KING: How did she handle the knowledge of what you did when she found out?

LORDS: You know, it was really, really hard for me the first time I saw my mother after all of this, you know, because I was so mortified. I really was. And it was, like, sort of a crashing thing... But it took me years, really, to, you know, confront my mother and say, Why didn't you protect me when I was younger? You know, Why did you let your ex-boyfriend do this to me? And my mother said, I had no idea... And she said, I swear to you, I just didn't know. And we talked about that. You know, that was one of the main things that happened to me. I mean, the rape set me up because I was so destroyed over that. And then what he did to me, as I was really coming into my teens -- 12, 13, 14 -- it just kind of finished me off and it made me so PO'd that I felt really worthless.

KING: Was your mother ashamed of what you did for a living?

LORDS: [...] [S]he had no shame about that. What she was really mortified about was the fact that she hadn't been there to protect me... We did grow up in a difficult situation, what with, you know, my father's alcoholic behavior and the violence in the house. So yes, whenever kids grow up in that kind of environment, there are real problems.

KING: The porn...

LORDS: [...]... I work with Children of the Night... Dr. Lois Lee (ph) -- yes, she founded this organization in Los Angeles, and she helps -- she has a hotline that goes all across the United States. And it's, you know, child prostitutes. And these girls -- I've been working with her for about 12 years. But these girls, they're all Traci Lords. You know, they have all been molested in some way or another, and they've all been child prostitutes. They're between 12 and 16 years old, the ones that are in the house at the moment. And the one thing -- they've all read my book, which is really wild. But the one thing that they have all said to me is, Wow, you're OK now. That's their dream...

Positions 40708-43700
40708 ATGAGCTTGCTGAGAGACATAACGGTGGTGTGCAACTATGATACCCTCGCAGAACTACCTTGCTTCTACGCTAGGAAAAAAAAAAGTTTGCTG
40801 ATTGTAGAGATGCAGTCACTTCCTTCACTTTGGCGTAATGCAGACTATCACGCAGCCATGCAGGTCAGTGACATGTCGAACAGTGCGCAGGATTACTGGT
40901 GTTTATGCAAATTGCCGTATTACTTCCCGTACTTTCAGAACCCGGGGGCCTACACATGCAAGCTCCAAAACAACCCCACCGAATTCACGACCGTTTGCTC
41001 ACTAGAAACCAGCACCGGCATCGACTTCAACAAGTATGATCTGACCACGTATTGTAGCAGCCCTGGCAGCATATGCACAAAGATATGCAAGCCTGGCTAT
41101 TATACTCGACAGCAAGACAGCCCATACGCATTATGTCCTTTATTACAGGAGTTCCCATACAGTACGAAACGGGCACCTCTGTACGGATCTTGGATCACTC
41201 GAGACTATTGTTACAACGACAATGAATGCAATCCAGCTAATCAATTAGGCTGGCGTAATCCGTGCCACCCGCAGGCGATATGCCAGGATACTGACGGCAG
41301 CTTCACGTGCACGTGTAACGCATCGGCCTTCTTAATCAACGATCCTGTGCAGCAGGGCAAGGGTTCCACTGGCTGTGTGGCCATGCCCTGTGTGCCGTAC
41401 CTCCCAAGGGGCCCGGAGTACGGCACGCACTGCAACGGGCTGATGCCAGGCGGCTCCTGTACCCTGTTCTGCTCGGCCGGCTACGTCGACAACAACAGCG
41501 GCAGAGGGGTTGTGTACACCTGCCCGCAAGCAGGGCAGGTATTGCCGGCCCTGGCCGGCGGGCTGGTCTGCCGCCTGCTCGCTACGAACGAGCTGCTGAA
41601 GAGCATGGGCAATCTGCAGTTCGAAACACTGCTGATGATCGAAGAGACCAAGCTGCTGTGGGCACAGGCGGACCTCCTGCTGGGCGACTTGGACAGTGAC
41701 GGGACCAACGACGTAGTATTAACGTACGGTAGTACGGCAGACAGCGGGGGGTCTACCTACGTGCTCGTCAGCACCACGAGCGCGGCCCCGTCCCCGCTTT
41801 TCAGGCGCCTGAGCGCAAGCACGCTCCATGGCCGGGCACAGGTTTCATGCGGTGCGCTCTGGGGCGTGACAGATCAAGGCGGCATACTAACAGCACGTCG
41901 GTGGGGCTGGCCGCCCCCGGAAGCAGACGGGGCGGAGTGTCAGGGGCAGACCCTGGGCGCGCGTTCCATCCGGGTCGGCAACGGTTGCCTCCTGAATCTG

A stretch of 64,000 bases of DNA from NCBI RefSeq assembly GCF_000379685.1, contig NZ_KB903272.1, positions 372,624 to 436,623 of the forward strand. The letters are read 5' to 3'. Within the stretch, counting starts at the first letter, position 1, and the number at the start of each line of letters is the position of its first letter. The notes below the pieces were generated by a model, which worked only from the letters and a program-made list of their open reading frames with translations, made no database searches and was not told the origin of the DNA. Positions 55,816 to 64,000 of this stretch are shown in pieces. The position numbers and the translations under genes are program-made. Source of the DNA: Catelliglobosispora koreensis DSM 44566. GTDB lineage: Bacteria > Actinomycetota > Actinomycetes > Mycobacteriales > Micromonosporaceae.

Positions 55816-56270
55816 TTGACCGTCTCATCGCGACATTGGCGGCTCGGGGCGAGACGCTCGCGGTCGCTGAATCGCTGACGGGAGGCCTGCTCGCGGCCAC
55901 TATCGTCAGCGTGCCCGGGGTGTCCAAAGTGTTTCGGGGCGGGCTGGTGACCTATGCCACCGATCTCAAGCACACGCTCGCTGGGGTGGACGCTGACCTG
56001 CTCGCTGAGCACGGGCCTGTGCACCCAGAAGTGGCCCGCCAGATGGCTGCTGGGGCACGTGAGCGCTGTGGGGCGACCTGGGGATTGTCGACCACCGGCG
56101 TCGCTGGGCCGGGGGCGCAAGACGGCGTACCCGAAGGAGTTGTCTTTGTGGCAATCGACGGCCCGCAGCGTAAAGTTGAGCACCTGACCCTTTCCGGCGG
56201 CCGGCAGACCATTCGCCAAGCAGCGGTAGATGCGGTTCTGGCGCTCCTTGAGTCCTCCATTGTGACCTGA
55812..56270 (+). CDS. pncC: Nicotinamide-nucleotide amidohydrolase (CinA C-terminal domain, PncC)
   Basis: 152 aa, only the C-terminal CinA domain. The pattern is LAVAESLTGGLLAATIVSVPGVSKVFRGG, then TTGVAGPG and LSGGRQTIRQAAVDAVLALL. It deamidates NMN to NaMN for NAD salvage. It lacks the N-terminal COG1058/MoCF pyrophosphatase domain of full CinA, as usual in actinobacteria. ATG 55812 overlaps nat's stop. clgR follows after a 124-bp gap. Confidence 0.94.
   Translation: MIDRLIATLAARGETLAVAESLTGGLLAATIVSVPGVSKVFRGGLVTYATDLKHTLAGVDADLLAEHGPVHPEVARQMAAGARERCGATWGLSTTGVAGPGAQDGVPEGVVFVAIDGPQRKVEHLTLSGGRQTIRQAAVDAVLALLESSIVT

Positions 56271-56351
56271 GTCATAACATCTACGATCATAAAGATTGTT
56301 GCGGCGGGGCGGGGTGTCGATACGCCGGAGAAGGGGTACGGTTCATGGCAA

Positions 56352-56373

KING: [...] The book is "Traci Lords: Underneath it All." You mention suicide. In fact, I'm told you -- suicide runs a lot through the book, right?


KING: Did you ever come close?

LORDS: I remember driving down the street and not knowing how to really drive and using both feet because I couldn't figure out how to just use one, so, it was -- and being really high on cocaine and being really, really distraught and thinking and -- Pat Benatar's song, "Hell is for Children," which is one of the titles in my book. A lot of it is inspired by the music that I listened to when I was involved in that part of my life, and thinking, it would -- isn't that the truth? Hell is for children and it would be so much easier to drive off of a cliff. So the answer to your question is, Absolutely.

KING: You would rather drive off a cliff?

LORDS: No, suicide was something that was right there.

KING: I mean, have you ever given a thought? Ever sat down with pills? Ever come close?

LORDS: Yes. Yes.

KING: What stopped you?

LORDS: Well, It didn't stop me once. I mean, I od'd once and ended up in community hospital. I was always killing myself slowly anyway. That is what the porn and the drugs were about. I don't think that I really believed that I would live to be 21. I thought that it was, you know, live fast, die young, big deal. It was just kind of that kind of -- that destructive attitude.

KING: How did you get out of drugs and porn?

LORDS: Well, it happened in 1986. It was in May. And the FBI raided my apartment...

KING: How did you get into the straight world? What kind of -- did you go right for acting jobs? What did you do?